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  • "If I am bound to the belief that God is in control of the cosmos, and miracles can and do happen, then there is no 'hypothetical situation' wherein God's ability to perform miracles through the faithful actions of the merciful ceases to be a possibility."

    Joshua's above words continue to resonate with us, his family, friends and acquaintances seeking to live out that same belief. Though he is no longer with us bodily, we strive to faithfully remember and testify to Joshua's witness among us, through the establishment of The Joshua Casteel Foundation and other initiatives on which we will continue to provide update through this website. Thank you for joining us.

    "The just man, though he die early, shall be at rest." (Wisdom 4:7)

    Joshua was diagnosed in early November 2011 with stage IV lung cancer (adenocarcinoma), which ultimately took his life on August 25, 2012 at the age of 32. The many of us who survive and love him will continue to pursue the heavenly justice to which Joshua (in life, and now in death) testified.

For it is in Dying that We Live

“Truly, I say to you, unless a grain of wheat dies and falls into the ground it remains alone, but if it dies, it bears much fruit.” John 12:24

One year ago today Joshua stepped into eternity to be with his earthly and heavenly Father.  It has been a year of sadness and grief beyond imagination.  But slowly and gently God has brought us to this day in a way that has enabled us to focus on his life rather than his death.  Faith In Action was a result of that and has made this very difficult month more than bearable…one of hope.  We determined that there was no better way to honor Joshua than to use his own words and experience to express the heart and soul of who he was and the beliefs that became his life’s purpose. We hope that they will bless and inspire you.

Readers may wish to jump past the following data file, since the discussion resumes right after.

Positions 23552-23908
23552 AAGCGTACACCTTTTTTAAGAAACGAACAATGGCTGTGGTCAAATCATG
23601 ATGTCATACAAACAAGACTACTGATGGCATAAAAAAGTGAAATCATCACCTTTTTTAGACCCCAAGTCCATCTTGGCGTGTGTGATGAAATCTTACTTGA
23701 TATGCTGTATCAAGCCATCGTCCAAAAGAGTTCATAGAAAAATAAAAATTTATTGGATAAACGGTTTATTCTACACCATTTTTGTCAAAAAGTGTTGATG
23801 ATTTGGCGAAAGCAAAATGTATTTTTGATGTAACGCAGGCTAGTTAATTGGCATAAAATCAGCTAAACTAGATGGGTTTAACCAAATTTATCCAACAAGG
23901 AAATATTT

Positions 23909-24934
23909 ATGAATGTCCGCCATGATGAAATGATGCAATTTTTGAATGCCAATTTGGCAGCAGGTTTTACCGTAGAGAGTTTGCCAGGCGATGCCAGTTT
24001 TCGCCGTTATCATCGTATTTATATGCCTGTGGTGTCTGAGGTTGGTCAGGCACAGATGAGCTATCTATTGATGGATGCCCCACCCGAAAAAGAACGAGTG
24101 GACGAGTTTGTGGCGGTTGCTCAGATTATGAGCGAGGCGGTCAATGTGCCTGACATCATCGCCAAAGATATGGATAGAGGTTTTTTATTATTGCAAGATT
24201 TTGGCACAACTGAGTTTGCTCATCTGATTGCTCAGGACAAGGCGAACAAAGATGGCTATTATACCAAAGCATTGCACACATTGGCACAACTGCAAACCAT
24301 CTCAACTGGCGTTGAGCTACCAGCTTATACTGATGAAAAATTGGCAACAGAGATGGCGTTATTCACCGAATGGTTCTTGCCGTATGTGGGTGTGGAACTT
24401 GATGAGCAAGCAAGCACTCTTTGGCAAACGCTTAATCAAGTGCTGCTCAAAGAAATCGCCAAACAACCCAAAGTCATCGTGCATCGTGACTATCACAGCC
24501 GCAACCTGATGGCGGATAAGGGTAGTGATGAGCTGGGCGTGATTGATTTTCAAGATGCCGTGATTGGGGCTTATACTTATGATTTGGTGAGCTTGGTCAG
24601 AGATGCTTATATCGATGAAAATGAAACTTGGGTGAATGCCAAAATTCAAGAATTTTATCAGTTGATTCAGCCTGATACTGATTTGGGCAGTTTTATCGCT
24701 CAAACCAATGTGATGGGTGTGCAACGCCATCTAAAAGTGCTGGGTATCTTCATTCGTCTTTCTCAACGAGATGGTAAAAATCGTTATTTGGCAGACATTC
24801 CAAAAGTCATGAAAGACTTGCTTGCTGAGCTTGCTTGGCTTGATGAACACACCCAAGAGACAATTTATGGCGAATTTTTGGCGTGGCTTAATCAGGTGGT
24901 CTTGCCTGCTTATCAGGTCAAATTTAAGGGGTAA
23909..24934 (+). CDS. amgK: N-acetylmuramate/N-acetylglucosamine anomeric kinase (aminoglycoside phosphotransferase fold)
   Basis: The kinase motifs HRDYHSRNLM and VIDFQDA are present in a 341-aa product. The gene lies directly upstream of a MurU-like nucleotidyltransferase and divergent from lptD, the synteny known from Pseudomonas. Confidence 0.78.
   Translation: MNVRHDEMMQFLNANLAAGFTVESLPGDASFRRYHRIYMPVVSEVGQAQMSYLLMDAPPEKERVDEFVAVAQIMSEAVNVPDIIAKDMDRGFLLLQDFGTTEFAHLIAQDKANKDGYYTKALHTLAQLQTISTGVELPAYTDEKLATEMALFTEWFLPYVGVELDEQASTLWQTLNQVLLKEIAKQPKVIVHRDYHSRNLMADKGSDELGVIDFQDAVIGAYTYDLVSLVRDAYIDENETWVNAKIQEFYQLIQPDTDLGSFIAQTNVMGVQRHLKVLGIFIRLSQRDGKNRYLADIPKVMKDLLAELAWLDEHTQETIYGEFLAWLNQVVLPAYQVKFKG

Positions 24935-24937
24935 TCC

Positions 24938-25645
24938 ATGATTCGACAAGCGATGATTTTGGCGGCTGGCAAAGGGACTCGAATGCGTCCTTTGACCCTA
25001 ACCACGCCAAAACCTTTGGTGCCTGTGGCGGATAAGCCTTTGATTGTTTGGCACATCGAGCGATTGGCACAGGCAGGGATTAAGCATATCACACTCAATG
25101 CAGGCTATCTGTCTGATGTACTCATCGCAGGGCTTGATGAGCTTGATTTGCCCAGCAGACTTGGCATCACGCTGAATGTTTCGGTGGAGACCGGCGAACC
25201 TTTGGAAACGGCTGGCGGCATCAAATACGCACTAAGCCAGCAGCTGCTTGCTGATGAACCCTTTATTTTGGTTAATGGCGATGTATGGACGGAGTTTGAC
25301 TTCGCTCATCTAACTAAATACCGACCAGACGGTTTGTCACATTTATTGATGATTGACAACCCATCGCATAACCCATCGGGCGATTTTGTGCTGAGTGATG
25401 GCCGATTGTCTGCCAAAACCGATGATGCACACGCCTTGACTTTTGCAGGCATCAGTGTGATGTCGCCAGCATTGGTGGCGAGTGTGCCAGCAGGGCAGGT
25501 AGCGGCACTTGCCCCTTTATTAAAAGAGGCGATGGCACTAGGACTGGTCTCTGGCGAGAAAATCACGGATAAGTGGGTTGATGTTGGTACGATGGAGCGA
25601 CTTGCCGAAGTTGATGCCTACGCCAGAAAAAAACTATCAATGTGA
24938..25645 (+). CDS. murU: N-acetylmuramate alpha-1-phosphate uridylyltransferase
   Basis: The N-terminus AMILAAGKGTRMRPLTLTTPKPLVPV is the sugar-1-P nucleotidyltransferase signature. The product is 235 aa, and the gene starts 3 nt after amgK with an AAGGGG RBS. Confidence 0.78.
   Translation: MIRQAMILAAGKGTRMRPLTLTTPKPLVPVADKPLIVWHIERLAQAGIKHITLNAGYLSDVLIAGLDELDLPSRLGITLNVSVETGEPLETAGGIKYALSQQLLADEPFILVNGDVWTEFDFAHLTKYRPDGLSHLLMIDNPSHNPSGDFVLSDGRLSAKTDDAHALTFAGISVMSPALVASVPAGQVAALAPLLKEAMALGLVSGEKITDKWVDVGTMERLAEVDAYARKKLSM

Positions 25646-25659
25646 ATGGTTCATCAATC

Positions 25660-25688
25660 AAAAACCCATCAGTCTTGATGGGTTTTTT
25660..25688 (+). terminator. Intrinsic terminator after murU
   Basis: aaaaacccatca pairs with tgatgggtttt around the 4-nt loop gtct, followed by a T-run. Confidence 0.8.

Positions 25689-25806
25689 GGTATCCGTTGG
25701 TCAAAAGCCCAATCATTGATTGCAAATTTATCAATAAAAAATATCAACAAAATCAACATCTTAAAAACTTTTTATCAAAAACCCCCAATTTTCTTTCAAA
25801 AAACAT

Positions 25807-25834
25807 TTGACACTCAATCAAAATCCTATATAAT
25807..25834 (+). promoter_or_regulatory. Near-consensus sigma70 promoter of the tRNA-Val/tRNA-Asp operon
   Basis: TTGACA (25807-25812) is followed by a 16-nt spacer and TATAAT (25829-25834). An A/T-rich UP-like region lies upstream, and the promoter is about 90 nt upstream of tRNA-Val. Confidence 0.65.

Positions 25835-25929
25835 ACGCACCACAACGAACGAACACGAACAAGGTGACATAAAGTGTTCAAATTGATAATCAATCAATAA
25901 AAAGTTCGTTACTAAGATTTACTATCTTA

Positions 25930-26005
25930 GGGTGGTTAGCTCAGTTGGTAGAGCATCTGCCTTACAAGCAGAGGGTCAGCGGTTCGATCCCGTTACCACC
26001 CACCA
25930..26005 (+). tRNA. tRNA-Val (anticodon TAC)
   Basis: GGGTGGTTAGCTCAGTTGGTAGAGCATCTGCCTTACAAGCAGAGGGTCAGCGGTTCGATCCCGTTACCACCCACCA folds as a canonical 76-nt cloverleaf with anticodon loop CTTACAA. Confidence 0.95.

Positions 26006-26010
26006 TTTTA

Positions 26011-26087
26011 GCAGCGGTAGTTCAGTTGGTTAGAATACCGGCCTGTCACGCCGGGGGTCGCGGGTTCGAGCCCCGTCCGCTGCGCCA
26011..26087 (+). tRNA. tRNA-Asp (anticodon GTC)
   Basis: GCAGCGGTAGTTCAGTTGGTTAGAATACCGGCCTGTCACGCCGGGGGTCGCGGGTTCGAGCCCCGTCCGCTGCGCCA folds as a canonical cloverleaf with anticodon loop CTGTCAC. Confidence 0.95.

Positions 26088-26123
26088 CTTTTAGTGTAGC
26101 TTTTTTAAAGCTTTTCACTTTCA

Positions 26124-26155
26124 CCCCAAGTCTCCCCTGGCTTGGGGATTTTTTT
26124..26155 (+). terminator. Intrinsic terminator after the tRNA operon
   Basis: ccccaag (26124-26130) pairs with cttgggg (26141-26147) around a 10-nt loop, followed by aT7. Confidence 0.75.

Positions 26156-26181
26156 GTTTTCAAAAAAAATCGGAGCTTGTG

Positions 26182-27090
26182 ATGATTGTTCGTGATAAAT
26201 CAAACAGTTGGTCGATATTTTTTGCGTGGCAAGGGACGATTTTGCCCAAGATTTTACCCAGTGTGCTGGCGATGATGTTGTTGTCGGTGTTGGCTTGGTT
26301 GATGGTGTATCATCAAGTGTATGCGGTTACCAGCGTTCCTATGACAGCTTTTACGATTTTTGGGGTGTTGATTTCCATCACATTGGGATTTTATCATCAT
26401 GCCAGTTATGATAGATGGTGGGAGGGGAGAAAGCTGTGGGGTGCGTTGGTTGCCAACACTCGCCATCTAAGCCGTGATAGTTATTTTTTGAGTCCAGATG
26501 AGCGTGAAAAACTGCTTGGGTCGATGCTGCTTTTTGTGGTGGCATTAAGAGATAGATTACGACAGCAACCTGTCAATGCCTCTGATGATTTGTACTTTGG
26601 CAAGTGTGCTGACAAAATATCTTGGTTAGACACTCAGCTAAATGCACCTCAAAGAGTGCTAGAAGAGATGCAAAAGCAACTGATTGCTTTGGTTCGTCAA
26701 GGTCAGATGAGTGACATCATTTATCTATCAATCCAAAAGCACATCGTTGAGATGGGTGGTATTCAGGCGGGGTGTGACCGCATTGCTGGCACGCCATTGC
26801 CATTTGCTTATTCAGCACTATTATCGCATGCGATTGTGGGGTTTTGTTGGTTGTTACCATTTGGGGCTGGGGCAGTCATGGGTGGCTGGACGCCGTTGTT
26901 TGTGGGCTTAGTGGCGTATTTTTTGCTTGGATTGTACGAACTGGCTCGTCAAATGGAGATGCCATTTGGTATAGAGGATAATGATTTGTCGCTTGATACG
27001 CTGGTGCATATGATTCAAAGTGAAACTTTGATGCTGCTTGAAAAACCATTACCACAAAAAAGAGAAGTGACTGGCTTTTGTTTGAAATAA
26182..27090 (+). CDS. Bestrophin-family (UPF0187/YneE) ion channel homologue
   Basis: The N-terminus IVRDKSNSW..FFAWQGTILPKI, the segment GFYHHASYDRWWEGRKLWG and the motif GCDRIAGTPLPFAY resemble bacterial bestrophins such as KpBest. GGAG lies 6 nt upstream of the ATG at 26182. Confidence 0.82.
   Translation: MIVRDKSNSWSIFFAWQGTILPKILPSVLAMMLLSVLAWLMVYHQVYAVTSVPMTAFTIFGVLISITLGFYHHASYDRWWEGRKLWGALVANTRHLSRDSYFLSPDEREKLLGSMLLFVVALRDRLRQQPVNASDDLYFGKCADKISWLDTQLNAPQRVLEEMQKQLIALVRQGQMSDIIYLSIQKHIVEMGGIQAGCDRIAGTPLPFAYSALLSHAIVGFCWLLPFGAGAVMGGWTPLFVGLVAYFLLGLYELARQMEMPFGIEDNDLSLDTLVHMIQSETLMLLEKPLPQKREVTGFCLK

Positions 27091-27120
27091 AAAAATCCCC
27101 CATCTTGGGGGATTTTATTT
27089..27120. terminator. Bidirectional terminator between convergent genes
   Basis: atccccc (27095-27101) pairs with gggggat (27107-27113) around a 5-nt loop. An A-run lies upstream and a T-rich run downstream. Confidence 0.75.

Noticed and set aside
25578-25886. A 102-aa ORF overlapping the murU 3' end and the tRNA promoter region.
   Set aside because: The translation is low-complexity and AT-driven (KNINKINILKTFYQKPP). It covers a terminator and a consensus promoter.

The following was part of an email Josh sent to a friend while stationed in Iraq. It was subsequently published in Letters From Abu Ghraib (Essay Press, 2008).

Thoughts from a Christian American Soldier:

This morning I awoke wrecked by anxiety. For a full two hours I could not move. From the moment I opened my eyes all I could think of was failure, contradiction, falsity. For the past week or so I have been writing a script to help chronicle my experiences of war, and so for the past few days I have watched films such as Saving Private Ryan, Band of Brothers, and Platoon as a means to help narrate what I experience. After watching films such as these, hearing the first-hand accounts of my forebears’ tales of war, it seems to me as if “war” is not even a term I know how to use to describe my time here in the desert. War is supposed to be the threat of being easily annihilated, not the threat of annihilating with ease.

The sacrifices made by my forebears from the Second World War are hard to comprehend. The beaches of Normandy. The winter journey to Berlin. The jungles of Guadalcanal. The massive force of destruction that they had to endure day in and day out in WWII is something I see now but in fragments in the attempts of an impoverished opposition setting off mortar attacks in one or two-round bursts every other day. One of us is killed for about every 40 of them. Or there are the inter-tribal kidnappings, the ransoms that go to fund the resistance. The chaos is real, but I view it mostly from an ivory tower. The utter contradiction and hopelessness levied against my forebears in Vietnam—well-intending American men walking footpaths each day under orders that came to embody the very barbarism they sought to overthrow—I do not palpably sense or encounter here. I have my own paradoxes of barbarism, but the gravity is altogether different. My job is often grueling and mentally and emotionally exasperating, but I live in a place with bins full of the remains of packages sent from home that simply can’t be consumed by individual soldiers. This cannot be true of everywhere on the battlefield, but in my corner of the world we have buffets with consumer response cards, air conditioning and internet cafes. I have been injured once, but only because I accidentally stabbed myself with a knife while cutting open a footlocker to pack all of the excess things I could not find a place to store in my living quarters. I am more likely to struggle from putting on weight than from losing it, from spending my money unwisely than from fear of not having a use for it, and from wasting my free time in entertainment than from waiting anxiously for the few times I am afforded it. Even the Eucharist sometimes feels like a product I am given, a thing consumed for the maintenance of morale. This experience of “war” is confusing at best.